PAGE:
By Andrew Bushe
DUBLIN — A carve-up of former state company Eircom appears inevitable after confirmation that takeover negotiations are under way on the mobile and fixed-line businesses.
The series of deals could leave about half a million beleaguered shareholders with a profit.
Entrepreneur Denis O’Brien, 42, stunned the markets when he unveiled details of a cash offer of £1.77 billion (2.25bn euros) for the fixed-line business.
Less than a year ago, he walked away with a fortune when he sold the Esat Group to British Telecom.
He and most of his former management team, including his father, are part of a consortium called "e Island" that, he says, is fully funded and backed by international banks and financial institutions. The American Chase Manhattan Bank is understood to be the main backer.
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BT did not require O’Brien or his team to sign no-compete agreements when they bought Esat for £1.9 million (2.41m euros) last January. O’Brien made about £250 million on the deal.
In a statement, Eircom said it had received an "indicative proposal" to acquire its fixed-line business and is seeking clarification of the proposal.
Eircom also confirmed for the first time that it is in "exclusive" talks with Vodafone on the sale of it’s mobile subsidiary, Eircell.
Eircell has about 60 percent of the market of about 1.86 million mobile users.
In what would be the biggest corporate deal in Irish history, it is speculated that Vodafone will pay the equivalent in its own shares of about £4.02 billion (5.1bn euros) or about 2.31 euros a share.
In an upbeat presentation of his bid, O’Brien said it would be a "calamity" for small shareholders if it was not accepted, as it was "a big offer."
His offer is a euro per share but analysts have suggested a more realistic figure would be in the region 1.30-1.35 euros.
At least £400 million a year would have to be invested in the business.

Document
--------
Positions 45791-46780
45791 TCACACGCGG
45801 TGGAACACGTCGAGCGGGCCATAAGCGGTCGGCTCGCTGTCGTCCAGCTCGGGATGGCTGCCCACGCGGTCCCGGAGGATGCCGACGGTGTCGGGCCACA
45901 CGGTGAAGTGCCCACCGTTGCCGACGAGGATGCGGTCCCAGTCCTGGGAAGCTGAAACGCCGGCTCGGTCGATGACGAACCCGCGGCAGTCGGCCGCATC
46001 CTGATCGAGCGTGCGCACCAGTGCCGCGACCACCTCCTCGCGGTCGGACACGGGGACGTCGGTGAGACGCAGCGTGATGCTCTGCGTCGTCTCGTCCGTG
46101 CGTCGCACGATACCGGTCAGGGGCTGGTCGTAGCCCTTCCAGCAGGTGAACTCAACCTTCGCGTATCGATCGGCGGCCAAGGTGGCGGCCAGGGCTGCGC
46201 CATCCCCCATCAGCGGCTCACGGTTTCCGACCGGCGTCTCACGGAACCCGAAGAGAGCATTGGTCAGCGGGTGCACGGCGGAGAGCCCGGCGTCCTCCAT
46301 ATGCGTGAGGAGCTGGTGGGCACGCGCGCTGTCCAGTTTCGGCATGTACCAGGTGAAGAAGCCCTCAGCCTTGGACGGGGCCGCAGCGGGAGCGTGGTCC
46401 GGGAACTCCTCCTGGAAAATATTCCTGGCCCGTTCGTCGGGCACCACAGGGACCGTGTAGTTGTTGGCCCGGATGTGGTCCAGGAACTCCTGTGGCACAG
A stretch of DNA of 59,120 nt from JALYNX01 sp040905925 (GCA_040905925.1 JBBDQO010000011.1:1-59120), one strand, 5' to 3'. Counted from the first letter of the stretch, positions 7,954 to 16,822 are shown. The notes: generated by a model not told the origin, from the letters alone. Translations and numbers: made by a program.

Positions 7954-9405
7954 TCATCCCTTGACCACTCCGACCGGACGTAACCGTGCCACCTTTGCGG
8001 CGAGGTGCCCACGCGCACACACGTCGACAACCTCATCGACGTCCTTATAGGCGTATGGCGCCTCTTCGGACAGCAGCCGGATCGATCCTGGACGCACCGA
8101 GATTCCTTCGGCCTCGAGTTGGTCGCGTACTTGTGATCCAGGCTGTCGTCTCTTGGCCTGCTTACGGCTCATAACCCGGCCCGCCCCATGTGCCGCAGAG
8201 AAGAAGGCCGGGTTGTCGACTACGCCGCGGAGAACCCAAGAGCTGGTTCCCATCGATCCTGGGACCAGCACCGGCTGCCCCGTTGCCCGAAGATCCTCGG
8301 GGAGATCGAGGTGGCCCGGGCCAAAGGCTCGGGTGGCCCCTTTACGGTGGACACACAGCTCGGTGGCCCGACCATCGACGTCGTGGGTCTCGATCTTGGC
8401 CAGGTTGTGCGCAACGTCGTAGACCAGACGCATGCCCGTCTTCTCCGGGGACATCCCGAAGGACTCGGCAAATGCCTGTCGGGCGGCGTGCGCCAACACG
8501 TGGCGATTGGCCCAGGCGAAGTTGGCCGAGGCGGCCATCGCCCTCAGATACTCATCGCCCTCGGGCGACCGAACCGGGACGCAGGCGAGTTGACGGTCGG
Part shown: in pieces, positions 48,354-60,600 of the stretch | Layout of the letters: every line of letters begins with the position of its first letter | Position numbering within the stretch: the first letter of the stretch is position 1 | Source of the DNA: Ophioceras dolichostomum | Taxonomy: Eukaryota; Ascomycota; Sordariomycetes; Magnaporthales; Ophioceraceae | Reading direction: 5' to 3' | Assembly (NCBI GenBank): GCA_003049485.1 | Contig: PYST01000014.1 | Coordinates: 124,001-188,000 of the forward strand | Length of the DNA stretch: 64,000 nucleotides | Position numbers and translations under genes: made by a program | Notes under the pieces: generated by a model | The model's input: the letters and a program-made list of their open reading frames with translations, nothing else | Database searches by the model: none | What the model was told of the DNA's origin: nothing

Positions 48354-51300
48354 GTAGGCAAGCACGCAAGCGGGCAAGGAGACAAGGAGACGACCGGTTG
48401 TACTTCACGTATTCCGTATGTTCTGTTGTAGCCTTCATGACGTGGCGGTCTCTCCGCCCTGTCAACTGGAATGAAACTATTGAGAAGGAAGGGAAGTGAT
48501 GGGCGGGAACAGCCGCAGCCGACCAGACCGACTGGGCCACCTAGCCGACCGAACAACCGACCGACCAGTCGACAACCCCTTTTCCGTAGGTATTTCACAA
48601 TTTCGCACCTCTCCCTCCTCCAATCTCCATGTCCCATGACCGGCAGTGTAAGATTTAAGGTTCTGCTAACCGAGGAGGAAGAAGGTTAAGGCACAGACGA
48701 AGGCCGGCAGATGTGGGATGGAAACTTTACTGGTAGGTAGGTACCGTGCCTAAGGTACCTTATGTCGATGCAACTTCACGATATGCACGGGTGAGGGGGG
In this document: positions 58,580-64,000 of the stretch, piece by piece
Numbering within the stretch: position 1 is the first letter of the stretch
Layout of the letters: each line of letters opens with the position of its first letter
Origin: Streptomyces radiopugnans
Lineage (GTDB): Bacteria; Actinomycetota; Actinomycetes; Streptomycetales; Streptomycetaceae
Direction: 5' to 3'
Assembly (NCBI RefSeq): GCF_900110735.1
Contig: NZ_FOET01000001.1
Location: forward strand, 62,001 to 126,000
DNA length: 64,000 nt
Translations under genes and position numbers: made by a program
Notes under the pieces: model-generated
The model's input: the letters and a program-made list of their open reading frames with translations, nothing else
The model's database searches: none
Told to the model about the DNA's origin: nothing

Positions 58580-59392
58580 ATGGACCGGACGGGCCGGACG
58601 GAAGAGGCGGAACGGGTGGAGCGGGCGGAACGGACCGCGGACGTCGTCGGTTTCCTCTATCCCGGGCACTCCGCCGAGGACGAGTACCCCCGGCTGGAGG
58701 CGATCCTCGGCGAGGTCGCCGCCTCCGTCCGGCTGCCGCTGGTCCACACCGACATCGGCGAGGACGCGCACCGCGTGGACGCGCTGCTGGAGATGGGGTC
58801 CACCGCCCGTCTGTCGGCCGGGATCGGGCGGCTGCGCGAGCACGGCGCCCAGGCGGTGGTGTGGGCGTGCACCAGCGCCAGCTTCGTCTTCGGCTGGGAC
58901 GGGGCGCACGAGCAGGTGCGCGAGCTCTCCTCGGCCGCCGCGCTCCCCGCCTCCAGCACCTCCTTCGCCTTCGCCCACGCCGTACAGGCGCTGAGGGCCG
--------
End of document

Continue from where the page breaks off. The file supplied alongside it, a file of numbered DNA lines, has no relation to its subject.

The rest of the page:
If e Island’s bid is successful, O’Brien can apply for another mobile phone franchise in the license round for four planned for next. It would mean the wheel had gone full circle and he would be virtually back where he started.
"Our offer represents an Irish entrepreneurial solution to a difficult re-structuring situation facing the board of Eircom," O’Brien said.
O’Brien said international equity markets had been harsh in judging the value of fixed line business recently. Eircom have been experimenting with new technologies that can transmit TV and video down the copper wire.
"Assuming Eircell is sold, we believe that the fixed-line business would be an attractive proposition as a stand-alone public company," he said. "However, our offer is totally independent of any proposed deal between the company and Vodafone."
Eircom has 1,585,000 fixed-line customers and revenue rose by 3.5 percent last year to £1,301 million last year. It is the cash cow of the company, though competition is getting stiffer.
A former assistant bank manager and personal assistant to Dr. Tony Ryan, who founded Ireland’s budget airline, Ryanair, O’Brien is also involved in local radio and an electricity company operating in Ireland’s partially deregulated market.
He has also been significant investor recently in a number of start-up high-tech companies.
Unions had difficulties with the Esat Group but the leader of the Communications Workers Union, Con Scanlon, said he was not concerned about an O’Brien takeover.
He did not believe O’Brien would let "union recognition come between him and making another £300 million."
A staff trust owns 14.9 percent of Eircom and Scanlon said O’Brien had rung him to assure him it was "a friendly offer."
"I got the impression he was anxious to do business with us," Scanlon said. "We obviously have our own agenda in all of this, not least of which is to continue to be a substantial shareholder in the company on behalf of the workers."
Eircom had already been planning to float off its multi-media business next year.
Whether the sum of the parts in a company break-up brings a full return of the 3.90 euros floatation price of July 1999 remains to be seen.
The float on the stock exchanges in Dublin, London and New York led to the biggest share buying spree in Irish history, with more than 500,000 becoming stockholders — many for the first time.
Since the IPO, the share price lost more than a third of its value as part of the general overall rout of telecommunications stocks. However, all the takeover speculation has led to a rally to 3.30 euros.